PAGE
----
All of these factors get magnified as the temperature increases, but if there is a sharp disruption, Marvel says, it will not come at a degree and a half or two degrees. According to her, degrees are a human construct to measure and record differences and changes. As nature does not think in Fahrenheit or Celsius, so the sharp break will be different. When we cross the 2° limit, as we certainly will without any immediate action, we will get no warning sign. Life will carry on much as before. She says a frog in the pot can ignore an alarm and carry on boiling because it is not in the nature of frogs to heed such warning signs.
Of course, there are feedback processes that need consideration.
Marvel says, “Things change on a warmer world, and these changes can in turn warm the world, which changes things, and on and on in a vicious spiral toward unimaginable danger. But these feedbacks are not suddenly switched on at an arbitrary time. They are currently in operation, humming menacingly in the background. Most of them are not nasty surprises but unwelcome, persistent visitors, working in tandem to create the changes we live through in the present. The Arctic has lost more than a million square miles of sea ice in my lifetime. The loss of this reflective cover exposes absorbent ground below, warming the planet even more. This is a feedback. It is not a surprise”.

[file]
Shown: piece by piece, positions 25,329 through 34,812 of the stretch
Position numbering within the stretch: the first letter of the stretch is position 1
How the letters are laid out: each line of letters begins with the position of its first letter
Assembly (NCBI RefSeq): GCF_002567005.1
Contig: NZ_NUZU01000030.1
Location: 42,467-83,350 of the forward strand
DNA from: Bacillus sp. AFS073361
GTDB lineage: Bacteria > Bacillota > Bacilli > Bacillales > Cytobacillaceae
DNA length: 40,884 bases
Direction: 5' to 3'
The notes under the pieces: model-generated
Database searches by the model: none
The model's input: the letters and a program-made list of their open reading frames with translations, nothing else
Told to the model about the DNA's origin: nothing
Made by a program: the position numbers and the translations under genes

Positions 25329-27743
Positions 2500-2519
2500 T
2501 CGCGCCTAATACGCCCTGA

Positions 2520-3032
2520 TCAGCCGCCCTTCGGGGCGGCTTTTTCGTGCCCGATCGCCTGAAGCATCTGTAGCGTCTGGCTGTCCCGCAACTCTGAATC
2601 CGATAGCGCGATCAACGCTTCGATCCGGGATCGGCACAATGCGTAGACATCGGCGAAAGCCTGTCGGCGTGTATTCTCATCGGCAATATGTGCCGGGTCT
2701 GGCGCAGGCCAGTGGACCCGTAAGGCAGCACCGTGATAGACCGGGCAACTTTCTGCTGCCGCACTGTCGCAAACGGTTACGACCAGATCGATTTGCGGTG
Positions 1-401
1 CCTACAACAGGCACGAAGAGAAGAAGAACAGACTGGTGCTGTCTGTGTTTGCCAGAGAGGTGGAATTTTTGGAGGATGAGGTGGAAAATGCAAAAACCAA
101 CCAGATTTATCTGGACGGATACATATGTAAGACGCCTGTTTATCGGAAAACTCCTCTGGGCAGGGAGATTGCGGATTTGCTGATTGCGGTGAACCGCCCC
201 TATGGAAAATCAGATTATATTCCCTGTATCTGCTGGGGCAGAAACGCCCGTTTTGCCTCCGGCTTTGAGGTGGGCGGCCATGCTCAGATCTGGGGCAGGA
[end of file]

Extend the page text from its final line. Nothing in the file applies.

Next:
But she says this does not mean that there are no unexpected pitfalls on a warmer planet or no sudden shocks that could push us swiftly, like confused science-fictional explorers, on a functionally different planet.
She predicts there are nasty surprises ahead and says, “There are known unknowns, and unknown unknowns, and a whole spectrum of terrifying variations on half-known processes at work in the present. The risk of something terrible increases with the concentration of greenhouse gas in the atmosphere”.
But she is certain that “It is precisely the fact that we understand the potential driver of doom that changes it from a foregone conclusion to a choice, a terrible outcome in the universe of all possible futures. I run models through my brain; I check them with the calculations I do on a computer. This is not optimism, or even hope. Even in the best of all possible worlds, I cannot offer the certainty of safety. Doom is a possibility; it may that we have already awakened a sleeping monster that will in the end devour the world. It may be that the very fact of human nature, whatever that is, forecloses any possibility of concerted action”.
Marvel concludes, “But I am a scientist, which means I believe in miracles. I live on one. We are improbable life on a perfect planet. No other place in the Universe has nooks or perfect mountaintops or small and beautiful gardens. A flower in a garden is an exquisite thing, rooted in soil formed from old rocks broken by weather. It breathes in sunlight and carbon dioxide and conjures its food as if by magic. For the flower to exist, a confluence of extraordinary things must happen. It needs land and air and light and water, all in the right proportion, and all at the right time. Pick it, isolate it, and watch it wither. Flowers, like people, cannot grow alone”.